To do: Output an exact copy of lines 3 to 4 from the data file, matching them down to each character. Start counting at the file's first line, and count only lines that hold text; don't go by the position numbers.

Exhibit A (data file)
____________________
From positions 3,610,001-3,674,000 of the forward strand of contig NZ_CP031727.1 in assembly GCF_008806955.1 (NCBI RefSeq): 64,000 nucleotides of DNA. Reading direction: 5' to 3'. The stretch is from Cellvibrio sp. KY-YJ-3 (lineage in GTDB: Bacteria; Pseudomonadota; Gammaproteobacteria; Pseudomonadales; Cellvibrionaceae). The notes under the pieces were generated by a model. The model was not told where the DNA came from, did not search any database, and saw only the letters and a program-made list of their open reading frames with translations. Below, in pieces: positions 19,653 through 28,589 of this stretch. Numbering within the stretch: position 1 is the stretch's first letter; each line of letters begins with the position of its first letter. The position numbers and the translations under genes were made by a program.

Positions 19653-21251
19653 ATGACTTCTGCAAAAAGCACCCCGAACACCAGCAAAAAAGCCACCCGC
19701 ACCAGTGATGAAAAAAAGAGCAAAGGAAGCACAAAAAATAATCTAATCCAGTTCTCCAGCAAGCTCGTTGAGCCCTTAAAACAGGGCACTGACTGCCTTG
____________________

19653 ATGACTTCTGCAAAAAGCACCCCGAACACCAGCAAAAAAGCCACCCGC
19701 ACCAGTGATGAAAAAAAGAGCAAAGGAAGCACAAAAAATAATCTAATCCAGTTCTCCAGCAAGCTCGTTGAGCCCTTAAAACAGGGCACTGACTGCCTTG